I would also like to add my thanks to you, our loyal shareholders, for being here and for the support that you continue to give to HSBC.
In a moment, I will cover our performance in 2015.
Before that, I would also like to say a few words about the share price.
I fully understand that this is a big concern for all of you, and I and the management team very much share your concern and frustration.
The share price isn't where we want it to be.
We reported a profit before tax of US$18.9bn and generated US$11.3bn in capital in 2015, which enabled us to strengthen the common equity tier 1 ratio and pay US$10bn dollars of dividends in respect of 2015.
However, the share price performance of our bank in common with all banks globally has been affected by the challenging market conditions, which include the impact of weak global economic growth, a slowdown in China's GDP growth, and zero or negative rates in some of the markets we operate in. The outlook for the global economy also remains uncertain.
Furthermore when comparing our share price performance to other banks, it is important to look at this from the perspective of total shareholder return since the dividends we pay are higher than our peer banks.
In 2015 we once again increased the dividend to 51 cents per share, cementing our position as one of the highest dividend payers in the FTSE.
Our ability to pay an industry-leading dividend continues to set HSBC apart.
We remain committed to a progressive dividend, subject to the overall long-term profitability of the Group and the further release of less efficiently deployed capital.
Achieving both these goals is central to the strategic actions that we set out at the Investor Update we delivered in June 2015.
Since 2011, we have materially reshaped HSBC, but the environment in which we are operating today is radically different to the environment we envisaged when we set out our strategy. This is why we set out 10 new strategic actions at our Investor Update.
There is a lot to do to adapt HSBC to the changed operating conditions, but we have made significant progress over the last five years - and our overriding priority now is the delivery of the strategic actions we set out at last year's Investor Update.
Let me return to 2015. Our Bank's performance demonstrated the fundamental resilience of our business in difficult conditions.
Targeted investment, prudent lending and our diversified, universal banking business model helped us to grow revenue, while simultaneously reducing risk-weighted assets.
Global Banking and Markets performed strongly, and Commercial Banking grew steadily in spite of slower trade.
Principal Retail Banking and Wealth Management also grew following a strong Wealth Management performance in the first half of the year.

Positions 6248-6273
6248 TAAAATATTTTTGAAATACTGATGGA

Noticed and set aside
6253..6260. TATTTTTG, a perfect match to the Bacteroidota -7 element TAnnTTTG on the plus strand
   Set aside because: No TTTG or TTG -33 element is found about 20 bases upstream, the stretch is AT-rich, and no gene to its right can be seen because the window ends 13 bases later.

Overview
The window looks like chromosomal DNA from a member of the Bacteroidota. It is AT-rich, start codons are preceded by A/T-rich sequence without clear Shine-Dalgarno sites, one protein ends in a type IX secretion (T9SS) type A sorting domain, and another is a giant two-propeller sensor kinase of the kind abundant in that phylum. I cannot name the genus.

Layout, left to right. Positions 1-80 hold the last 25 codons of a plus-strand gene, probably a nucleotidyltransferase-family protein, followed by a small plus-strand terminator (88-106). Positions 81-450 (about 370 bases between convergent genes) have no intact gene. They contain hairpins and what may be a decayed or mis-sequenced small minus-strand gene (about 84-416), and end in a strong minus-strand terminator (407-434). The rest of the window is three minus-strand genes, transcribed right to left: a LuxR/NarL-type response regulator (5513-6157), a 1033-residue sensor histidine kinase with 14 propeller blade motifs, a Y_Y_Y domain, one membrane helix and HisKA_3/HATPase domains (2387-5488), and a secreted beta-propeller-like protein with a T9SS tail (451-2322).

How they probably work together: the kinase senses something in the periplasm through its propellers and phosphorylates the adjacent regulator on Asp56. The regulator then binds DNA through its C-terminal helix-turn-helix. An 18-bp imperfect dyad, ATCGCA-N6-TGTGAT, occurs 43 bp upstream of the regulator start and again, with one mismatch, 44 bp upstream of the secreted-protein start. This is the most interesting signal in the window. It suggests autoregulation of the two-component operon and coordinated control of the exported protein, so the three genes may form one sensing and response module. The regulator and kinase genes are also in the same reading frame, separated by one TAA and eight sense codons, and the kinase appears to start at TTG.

Our adjusted operating expenses increased as we continued to strengthen our compliance capability whilst also investing for growth.
However, a combination of strict cost management and the cost reduction programmes that we started in the middle of the year helped us keep second half costs flat relative to the first half, excluding the bank levy.
The value we create for shareholders also extends to the contribution we make to the health and growth of local communities.
In 2015, HSBC donated a total of US$205m to community investment projects around the world. Of this, US$47m was contributed by a new fund set up to mark HSBC's 150th anniversary which will donate US$150m over three years to causes selected by our employees.
HSBC colleagues also volunteered over 300,000 hours of community activities during the working day.
We do this because it is the right thing to do - and we continue to believe that supporting the sustained success of our customers, people and communities strengthens the durability of our business.
Our 2015 results reflected the progress made in the implementation of the strategic actions we announced at our Investor Update.
Reducing our risk-weighted assets is vital to achieving a better return for shareholders, and we are already 45% of the way towards our targeted reduction.
We have now launched all of our initiatives to reduce costs. They are having an impact on our cost base and we expect this to continue in 2016.
The process of making the business simpler and leaner has also continued.
At the end of 2015, the number of countries and territories in which we are present was down from 87 in 2011 to 71.
The sale of our Brazil business, which is subject to final approval by the Board of the Brazillian Competition Council, will bring this to 70.
However, we do not now intend to sell our Turkish business.
After our Investor Update we received a number of offers for the business in Turkey, none of which would have provided value to our shareholders. We have therefore decided to retain and restructure our Turkish operations, maintaining our wholesale business and refocussing our retail network.
We have also continued to rebuild the profitability of our businesses in the US and Mexico, both of which are important in the context of the wider Group.
And we remain on track to complete the establishment of the UK ring-fenced bank, which will be headquartered in Birmingham.
As a result of these actions, we are redeploying capital and investing in areas that extract the greatest gain from our international network and market-leading strength in Asia.